The charges center on approximately $1.3 million worth of legal work Prudoff allegedly steered to attorney Anthony Calabrese III and his law firm, Vorys, Sater, Seymore & Pease, according to a news release from Cuyahoga County Prosecutor Tim McGinty and Lorain County Prosecutor Dennis Will.
Calabrese was indicted on charges accusing him of running a criminal enterprise, conspiracy, bribery and theft, the release said.
Calabrese is accused of arranging for Alternatives Agency Inc., a Cleveland halfway house he also represented, to pay $164,000 to Prudoff, who in turn allegedly used his influence to help Calabrese win bond counsel work for the law firm.
Prudoff already has pleaded guilty to federal charges accusing him of taking $144,000 in consulting fees from Alternatives for work he never actually performed, failing to pay taxes on those fees and lying to the FBI when he was questioned about it. He is now serving a two-year prison sentence at a federal facility in Morgantown, W.Va.
His plea deal with federal prosecutors didn’t insulate Prudoff from facing state charges. His lawyer, John Ricotta, declined to comment on the new indictment Tuesday because he hadn’t seen the documents.
Prudoff retired in 2009 after he was placed on leave from his long-time city job when it was learned that he was a target in the long-running Cuyahoga County corruption investigation. That probe has led to charges against dozens of former public officials and contractors, including former Cuyahoga County Commissioner Jimmy Dimora, who is serving a lengthy federal prison sentence.
Court documents in the federal case against Prudoff never spelled out exactly what he was alleged to have done for Calabrese in exchange for the money he received from Alternatives while he was purportedly trying to find a Lorain County location for the halfway house to expand into.
But Prudoff’s plea agreement did note that one of the factors considered by Vorys when it conducted performance evaluations on its lawyers was the “attorney’s ability to obtain and retain clients.”
Calabrese was the city’s primary contact with Vorys, which was paid more than $1.6 million in fees by Lorain beginning in 2001. The bulk of the work that Calabrese and other Vorys lawyers did for the city, Lorain officials have said, was for Prudoff’s Community Development Department.
Lorain has hired a Cleveland law firm to investigate whether the city can sue to recover money spent on deals that were potentially tainted by public corruption, including the Vorys work.
Lorain Law Director Pat Riley and Mayor Chase Ritenauer said Tuesday that review is still ongoing. Ritenauer said the new round of indictments against Prudoff and Calabrese could help if a lawsuit is filed against Vorys.
Ritenauer also acknowledged that the latest charges against Prudoff stem in part from an ongoing investigation into public corruption being conducted by Lorain police and contractor Dennis Terry, a retired FBI agent now working for Vermilion police.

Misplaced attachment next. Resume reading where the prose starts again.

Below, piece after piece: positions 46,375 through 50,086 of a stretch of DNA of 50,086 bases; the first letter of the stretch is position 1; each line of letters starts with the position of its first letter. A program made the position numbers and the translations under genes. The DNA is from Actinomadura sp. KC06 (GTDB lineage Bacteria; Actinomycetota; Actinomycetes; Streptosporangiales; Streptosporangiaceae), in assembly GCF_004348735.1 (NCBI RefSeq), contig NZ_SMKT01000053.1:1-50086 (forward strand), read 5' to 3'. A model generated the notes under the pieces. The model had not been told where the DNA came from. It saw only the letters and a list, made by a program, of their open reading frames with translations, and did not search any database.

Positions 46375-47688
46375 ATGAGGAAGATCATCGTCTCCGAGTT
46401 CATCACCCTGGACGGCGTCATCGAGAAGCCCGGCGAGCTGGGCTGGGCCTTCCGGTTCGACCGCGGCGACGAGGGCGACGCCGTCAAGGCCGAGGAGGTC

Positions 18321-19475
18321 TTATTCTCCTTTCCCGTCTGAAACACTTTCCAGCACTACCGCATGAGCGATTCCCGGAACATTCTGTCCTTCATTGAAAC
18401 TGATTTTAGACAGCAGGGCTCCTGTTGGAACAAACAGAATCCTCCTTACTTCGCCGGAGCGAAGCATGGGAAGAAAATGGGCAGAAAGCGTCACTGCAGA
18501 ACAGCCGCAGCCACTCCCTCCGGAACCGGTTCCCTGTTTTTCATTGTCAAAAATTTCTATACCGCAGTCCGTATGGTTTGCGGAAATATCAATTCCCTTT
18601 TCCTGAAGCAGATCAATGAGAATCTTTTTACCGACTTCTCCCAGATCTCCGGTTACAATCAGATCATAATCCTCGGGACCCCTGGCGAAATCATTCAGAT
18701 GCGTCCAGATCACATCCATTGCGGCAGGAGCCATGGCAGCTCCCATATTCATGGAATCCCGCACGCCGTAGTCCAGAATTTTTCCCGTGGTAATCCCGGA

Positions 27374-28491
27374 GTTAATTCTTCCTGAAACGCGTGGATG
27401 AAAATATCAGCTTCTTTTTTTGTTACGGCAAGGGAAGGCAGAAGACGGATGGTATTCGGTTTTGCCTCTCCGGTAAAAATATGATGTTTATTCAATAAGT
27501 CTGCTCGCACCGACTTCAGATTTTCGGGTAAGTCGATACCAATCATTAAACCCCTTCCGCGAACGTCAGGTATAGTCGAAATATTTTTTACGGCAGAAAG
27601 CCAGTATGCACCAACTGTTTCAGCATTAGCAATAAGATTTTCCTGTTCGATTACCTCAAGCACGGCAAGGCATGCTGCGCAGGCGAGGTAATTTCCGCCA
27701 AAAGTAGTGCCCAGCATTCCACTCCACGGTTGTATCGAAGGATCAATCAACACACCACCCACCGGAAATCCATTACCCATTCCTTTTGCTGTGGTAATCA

The allegations against Prudoff formed the core of that investigation, Ritenauer said, although the case isn’t closed.
“Where it goes from here, I can’t predict,” Ritenauer said. “It’s certainly ongoing. Could there be more? There certainly could be.”
Calabrese also has pleaded out to a slew of charges in federal court and was sentenced to nine years in prison, although he has yet to begin serving that sentence. The release said prosecutors want Calabrese to be arraigned before he begins serving his federal prison term.
The new charges accuse Calabrese of using Alternatives money to bribe other consults who did little or no work to justify their fees, including former Lakewood Mayor Anthony Sinagra, who was paid $127,000 and is awaiting sentencing in federal court.
Another person Calabrese is accused of bribing is J. Kevin Kelley, a former Parma Schools board member and Cuyahoga County employee, who received $210,236 in payments from Alternatives allegedly at Calabrese’s behest. Kelley, like Sinagra, has pleaded guilty to federal charges and is awaiting sentencing.
Calabrese also is accused of arranging payments of $70,000 to Kelley “in exchange for inside information of the anticipated purchase of the former Ameritrust complex as a new headquarters for the Cuyahoga County government. That is money that ‘Kelley understood to be a bribe,’” the release said.
Cuyahoga County purchased the Ameritrust building for more than $21.8 million and spent millions more on asbestos removal and other work before abandoning the project, The Plain Dealer has reported.
Calabrese is also accused in the new indictment of funneling money through Kelley to fund a notorious Las Vegas trip that included Dimora and former Cuyahoga County Auditor Frank Russo, who also is imprisoned on federal corruption charges. The goal of that trip was to convince Cuyahoga County’s power brokers to restore funding to Alternatives after it was cut.
The release said that McGinty’s office became involved in the corruption probe during an investigation into allegations that Calabrese and two other lawyers bribed witnesses in the case of alleged serial rapist Thomas Castro while Calabrese was free on bond in the federal case.
Calabrese is still awaiting trial in that case.
Contact Brad Dicken at 329-7147 or firstname.lastname@example.org.